The pandemic has been equally devastating for government schoolteachers in some areas. More than 1,600 died in Uttar Pradesh, one of India’s 28 states, where many are thought to have become infected after being forced to staff polling stations, over their objections, for an election held during the surge.
The academics were just a small part of the ghastly scenes that played out across India in April and May as its health system collapsed under a sudden, severe spike in cases that caught the government unprepared.
Some died in ambulances. Those who made it to hospitals were often left gasping for breath amid dramatic shortages of oxygen and ventilators. Crematoriums burned bodies day and night, at times in pyres outside their overwhelmed facilities.
More than 180,000 died in those two months, nearly half the 383,490 confirmed fatalities in India since the beginning of the pandemic.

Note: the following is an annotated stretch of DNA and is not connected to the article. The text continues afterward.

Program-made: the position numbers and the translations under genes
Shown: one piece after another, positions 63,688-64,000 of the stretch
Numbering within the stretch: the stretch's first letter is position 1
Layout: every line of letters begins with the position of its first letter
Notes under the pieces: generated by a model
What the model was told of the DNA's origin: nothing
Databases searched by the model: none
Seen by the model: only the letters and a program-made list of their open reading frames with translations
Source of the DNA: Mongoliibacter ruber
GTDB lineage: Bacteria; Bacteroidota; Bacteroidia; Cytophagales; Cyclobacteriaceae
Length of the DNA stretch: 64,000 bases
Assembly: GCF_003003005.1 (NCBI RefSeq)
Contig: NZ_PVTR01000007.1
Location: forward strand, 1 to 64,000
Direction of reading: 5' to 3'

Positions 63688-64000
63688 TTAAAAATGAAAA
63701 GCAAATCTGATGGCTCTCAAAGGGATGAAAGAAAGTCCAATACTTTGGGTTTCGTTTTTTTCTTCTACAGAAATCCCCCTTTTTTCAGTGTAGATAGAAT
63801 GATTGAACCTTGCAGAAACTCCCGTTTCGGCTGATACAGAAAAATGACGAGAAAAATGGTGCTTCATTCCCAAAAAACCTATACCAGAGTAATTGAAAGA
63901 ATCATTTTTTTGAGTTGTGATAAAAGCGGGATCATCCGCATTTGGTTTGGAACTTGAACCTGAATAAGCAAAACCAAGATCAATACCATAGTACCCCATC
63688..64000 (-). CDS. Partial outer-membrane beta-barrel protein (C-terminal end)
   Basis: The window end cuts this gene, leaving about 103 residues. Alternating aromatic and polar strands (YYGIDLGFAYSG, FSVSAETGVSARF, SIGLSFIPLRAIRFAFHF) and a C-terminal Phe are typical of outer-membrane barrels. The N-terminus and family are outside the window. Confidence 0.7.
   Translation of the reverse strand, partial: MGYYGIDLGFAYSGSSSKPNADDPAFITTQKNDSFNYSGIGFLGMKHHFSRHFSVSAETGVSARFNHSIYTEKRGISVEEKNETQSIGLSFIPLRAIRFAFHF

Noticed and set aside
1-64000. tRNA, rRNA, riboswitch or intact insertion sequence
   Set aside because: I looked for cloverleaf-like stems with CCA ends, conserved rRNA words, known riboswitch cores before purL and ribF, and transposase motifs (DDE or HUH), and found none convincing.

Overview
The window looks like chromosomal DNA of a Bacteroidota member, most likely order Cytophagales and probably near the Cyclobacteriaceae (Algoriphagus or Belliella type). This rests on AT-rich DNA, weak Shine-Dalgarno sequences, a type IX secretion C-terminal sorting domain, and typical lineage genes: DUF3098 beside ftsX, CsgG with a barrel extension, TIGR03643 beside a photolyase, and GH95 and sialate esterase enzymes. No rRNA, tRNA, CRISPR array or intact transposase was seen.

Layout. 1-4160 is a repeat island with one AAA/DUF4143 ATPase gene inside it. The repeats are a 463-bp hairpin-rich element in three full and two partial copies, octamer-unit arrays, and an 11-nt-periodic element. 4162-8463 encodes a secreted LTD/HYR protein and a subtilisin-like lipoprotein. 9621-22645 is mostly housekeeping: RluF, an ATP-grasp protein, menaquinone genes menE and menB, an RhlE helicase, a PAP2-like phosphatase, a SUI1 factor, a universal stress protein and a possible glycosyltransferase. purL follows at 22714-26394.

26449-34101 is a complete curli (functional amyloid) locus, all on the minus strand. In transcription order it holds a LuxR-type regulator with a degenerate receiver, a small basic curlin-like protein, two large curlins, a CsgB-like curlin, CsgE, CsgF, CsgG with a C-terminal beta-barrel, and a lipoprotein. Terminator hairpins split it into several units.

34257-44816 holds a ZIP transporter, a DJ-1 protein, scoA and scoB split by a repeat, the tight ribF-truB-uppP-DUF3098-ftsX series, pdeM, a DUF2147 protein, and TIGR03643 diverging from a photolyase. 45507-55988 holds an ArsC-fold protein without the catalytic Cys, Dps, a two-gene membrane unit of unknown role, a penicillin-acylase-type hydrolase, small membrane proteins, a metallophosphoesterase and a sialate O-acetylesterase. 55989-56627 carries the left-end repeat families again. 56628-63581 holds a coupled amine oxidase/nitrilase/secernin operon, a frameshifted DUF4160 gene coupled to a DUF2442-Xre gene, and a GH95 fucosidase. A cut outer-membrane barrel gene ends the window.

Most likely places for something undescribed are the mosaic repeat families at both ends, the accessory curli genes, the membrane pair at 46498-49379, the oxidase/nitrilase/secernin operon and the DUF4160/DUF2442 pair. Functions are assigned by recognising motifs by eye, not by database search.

As the surge has waned in recent weeks, AMU authorities and students have begun assessing the ledger of loss.
They say the deaths of educators have left a void and their grief has been exacerbated by pandemic-induced isolation, with memorials postponed indefinitely or held virtually.
“We want to celebrate the lives of those we lost, but the entire university is empty,” said AMU’s Kidwai. “Without that, I feel, students will feel a lingering sense of loss.”
With universities still closed, the situation has left many students grappling with uncertainty.